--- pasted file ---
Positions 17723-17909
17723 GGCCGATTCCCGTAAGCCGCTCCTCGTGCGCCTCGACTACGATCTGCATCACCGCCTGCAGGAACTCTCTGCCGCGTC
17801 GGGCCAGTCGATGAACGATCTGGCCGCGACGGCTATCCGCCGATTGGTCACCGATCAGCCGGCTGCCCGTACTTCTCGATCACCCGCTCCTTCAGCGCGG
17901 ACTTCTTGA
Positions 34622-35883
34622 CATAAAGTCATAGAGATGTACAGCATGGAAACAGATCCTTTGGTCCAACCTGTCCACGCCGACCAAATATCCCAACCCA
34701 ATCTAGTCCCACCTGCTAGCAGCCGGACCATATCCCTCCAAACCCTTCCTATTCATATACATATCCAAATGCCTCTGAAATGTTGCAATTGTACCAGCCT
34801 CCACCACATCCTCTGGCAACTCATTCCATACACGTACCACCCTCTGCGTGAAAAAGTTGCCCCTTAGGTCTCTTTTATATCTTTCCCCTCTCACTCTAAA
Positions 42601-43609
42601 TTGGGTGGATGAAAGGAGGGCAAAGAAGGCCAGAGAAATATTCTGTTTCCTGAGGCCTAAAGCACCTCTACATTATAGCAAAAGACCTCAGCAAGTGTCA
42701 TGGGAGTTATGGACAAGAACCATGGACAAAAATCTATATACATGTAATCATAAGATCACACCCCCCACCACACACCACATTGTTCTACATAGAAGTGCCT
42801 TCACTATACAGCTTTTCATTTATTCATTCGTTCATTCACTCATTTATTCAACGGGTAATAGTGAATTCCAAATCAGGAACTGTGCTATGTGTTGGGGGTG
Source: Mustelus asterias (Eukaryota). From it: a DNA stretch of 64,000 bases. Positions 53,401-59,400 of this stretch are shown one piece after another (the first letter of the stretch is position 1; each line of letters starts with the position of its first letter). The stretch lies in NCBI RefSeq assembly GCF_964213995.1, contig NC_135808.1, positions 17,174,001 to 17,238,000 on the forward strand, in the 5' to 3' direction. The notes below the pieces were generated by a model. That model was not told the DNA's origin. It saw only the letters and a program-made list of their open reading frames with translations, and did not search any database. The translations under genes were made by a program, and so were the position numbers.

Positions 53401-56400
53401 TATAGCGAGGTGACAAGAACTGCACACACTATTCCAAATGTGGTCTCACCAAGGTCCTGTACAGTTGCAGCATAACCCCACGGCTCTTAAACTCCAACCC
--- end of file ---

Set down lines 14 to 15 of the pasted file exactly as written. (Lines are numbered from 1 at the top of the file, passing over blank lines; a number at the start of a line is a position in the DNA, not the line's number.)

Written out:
Positions 53401-56400
53401 TATAGCGAGGTGACAAGAACTGCACACACTATTCCAAATGTGGTCTCACCAAGGTCCTGTACAGTTGCAGCATAACCCCACGGCTCTTAAACTCCAACCC